South Dakota extension educator says cupping results from one of three causes
Soybean growers in several states are puzzled by soybean cupping that has recently come to light. There are three probable causes, according to Paul Johnson, extension weed science coordinator at South Dakota State University, including the cupping that is familiar to producers who have had injury from off-target dicamba.
“Yes, we do have dicamba cupping out there, we also have clopyralid cupping that looks a lot like dicamba,” Johnson told Brownfield Ag News. “And basically due to it being so dry late [last] summer and this spring, we have some carryover from some corn and wheat herbicides that have the clopyralid chemical in them. We have also some acetanilide injury like from Dual and Warrant, or things like that.”
Grower Kevin Deinert at Mount Vernon, South Dakota, is one of the farmers whose soybeans are affected.
“We’ve had some varied spots from field to field that have some cupping throughout the county and throughout some parts of the state near me,” said Deinert, second vice-president of the South Dakota Soybean Association. “We have seen some wide-spread fields affected by cupping.”
Each of the three herbicide classes results in subtle differences in the appearance of the cupping, but, said Johnson, “to be 100 percent right, you’d be doing tissue samples from those leaves if you’re within about 45 days of the application happening, or if you’re right after you see the carryover happening,” adding that farmers will want to consider whether that determination is worth the cost. “You can have them analyzed, but it’s about $300 a test.”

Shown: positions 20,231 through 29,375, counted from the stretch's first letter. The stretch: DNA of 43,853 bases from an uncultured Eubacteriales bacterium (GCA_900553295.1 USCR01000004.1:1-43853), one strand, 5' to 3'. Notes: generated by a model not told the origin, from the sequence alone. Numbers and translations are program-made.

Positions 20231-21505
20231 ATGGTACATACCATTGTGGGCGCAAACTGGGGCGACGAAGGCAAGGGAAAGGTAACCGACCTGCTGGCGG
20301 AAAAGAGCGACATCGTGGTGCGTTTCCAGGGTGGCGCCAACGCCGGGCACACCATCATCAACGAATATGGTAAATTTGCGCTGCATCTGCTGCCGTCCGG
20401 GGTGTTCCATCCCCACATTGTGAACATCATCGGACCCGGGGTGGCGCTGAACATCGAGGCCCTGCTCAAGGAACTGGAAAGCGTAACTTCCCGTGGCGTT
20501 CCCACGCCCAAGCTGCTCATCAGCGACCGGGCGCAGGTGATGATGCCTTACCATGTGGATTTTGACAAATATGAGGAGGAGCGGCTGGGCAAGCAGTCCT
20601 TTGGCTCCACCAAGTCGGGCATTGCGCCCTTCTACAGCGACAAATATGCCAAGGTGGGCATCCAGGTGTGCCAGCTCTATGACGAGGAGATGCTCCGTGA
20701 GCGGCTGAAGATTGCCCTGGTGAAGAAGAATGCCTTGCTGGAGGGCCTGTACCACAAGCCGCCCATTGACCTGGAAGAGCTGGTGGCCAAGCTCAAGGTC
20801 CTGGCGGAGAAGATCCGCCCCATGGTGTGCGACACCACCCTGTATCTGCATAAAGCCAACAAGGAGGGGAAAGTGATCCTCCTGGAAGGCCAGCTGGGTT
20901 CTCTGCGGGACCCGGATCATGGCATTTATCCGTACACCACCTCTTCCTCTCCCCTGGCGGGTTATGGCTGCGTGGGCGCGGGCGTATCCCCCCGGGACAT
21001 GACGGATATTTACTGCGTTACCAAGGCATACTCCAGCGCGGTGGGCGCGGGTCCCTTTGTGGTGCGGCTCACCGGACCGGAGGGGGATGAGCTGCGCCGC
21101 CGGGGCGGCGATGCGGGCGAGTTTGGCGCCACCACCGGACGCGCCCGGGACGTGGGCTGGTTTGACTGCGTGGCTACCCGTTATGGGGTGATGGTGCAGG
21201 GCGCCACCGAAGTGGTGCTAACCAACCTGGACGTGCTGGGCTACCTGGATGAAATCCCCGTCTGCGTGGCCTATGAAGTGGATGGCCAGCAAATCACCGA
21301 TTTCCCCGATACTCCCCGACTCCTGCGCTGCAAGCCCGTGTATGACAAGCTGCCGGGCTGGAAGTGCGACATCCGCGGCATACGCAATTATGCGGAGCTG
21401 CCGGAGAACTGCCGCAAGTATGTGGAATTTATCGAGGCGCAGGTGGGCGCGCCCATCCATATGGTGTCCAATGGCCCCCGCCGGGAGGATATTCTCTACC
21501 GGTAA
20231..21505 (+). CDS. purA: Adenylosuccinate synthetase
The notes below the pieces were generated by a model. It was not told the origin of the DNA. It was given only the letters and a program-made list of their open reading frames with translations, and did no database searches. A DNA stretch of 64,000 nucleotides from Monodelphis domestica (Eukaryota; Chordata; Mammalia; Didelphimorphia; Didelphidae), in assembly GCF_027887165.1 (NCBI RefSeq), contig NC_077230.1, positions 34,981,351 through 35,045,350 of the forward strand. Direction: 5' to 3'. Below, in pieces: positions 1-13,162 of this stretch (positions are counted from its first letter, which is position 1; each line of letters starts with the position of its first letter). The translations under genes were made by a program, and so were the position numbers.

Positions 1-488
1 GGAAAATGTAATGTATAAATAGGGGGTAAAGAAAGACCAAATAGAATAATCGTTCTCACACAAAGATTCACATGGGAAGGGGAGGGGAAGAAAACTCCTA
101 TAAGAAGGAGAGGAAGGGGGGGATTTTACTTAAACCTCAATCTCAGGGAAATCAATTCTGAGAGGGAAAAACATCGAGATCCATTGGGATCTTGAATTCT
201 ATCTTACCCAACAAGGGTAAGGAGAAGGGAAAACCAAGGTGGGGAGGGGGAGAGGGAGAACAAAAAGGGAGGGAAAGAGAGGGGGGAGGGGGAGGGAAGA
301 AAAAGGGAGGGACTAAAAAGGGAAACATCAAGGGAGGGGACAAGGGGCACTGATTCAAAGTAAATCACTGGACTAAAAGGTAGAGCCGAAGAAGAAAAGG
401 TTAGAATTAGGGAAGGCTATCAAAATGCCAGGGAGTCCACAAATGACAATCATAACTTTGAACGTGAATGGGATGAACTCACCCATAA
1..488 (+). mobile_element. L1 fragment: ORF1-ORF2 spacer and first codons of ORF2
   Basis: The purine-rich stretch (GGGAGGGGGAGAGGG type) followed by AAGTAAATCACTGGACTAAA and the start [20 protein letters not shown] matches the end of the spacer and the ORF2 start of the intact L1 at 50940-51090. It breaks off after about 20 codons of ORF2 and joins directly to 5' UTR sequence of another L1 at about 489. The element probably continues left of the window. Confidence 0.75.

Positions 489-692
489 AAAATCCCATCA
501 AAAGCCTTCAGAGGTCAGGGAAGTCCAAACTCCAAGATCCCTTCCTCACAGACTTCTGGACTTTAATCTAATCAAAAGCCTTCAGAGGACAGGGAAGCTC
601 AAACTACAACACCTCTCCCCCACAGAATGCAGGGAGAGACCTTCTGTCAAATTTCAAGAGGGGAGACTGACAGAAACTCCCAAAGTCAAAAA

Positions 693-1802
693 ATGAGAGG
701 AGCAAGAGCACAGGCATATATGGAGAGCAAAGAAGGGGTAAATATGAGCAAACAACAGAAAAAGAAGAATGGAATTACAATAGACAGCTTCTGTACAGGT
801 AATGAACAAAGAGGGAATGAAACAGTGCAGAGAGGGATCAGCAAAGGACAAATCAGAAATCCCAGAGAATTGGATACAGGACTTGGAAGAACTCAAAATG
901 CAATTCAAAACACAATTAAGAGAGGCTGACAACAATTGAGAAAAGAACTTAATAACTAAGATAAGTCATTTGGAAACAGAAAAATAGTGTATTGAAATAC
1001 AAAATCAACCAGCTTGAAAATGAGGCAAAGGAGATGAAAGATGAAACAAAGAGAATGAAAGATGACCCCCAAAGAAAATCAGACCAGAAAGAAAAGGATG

While some herbicide injury is exacerbated by hot, dry weather, Johnson has observed that some of the cupping resulting specifically from dicamba injury is delayed by the dry weather.
“What we see is that the top leaves cup, but that is only happening after those leaves have grown out from the growing point and showed that type of injury,” said Johnson. “So consequently, being it’s dry, we’re not growing the bean plant as quick as normal, and so it’s two to three weeks before we see that happening.”
It’s been Deinert’s experience that soybeans cupped to the extent seen in his fields will be ok.
“As long as we continue to receive favorable rain and favorable growing conditions,” said Deinert, “I’m fairly optimistic a lot of these soybeans will pull through and still do very well.”
Johnson concurs, characterizing most of the cupping he’s observed as “minor, and on the top of the plant.”
“As long as the growing point on the soybean plant continues to grow,” said Johnson, “very, very seldom do we see a significant yield reduction.”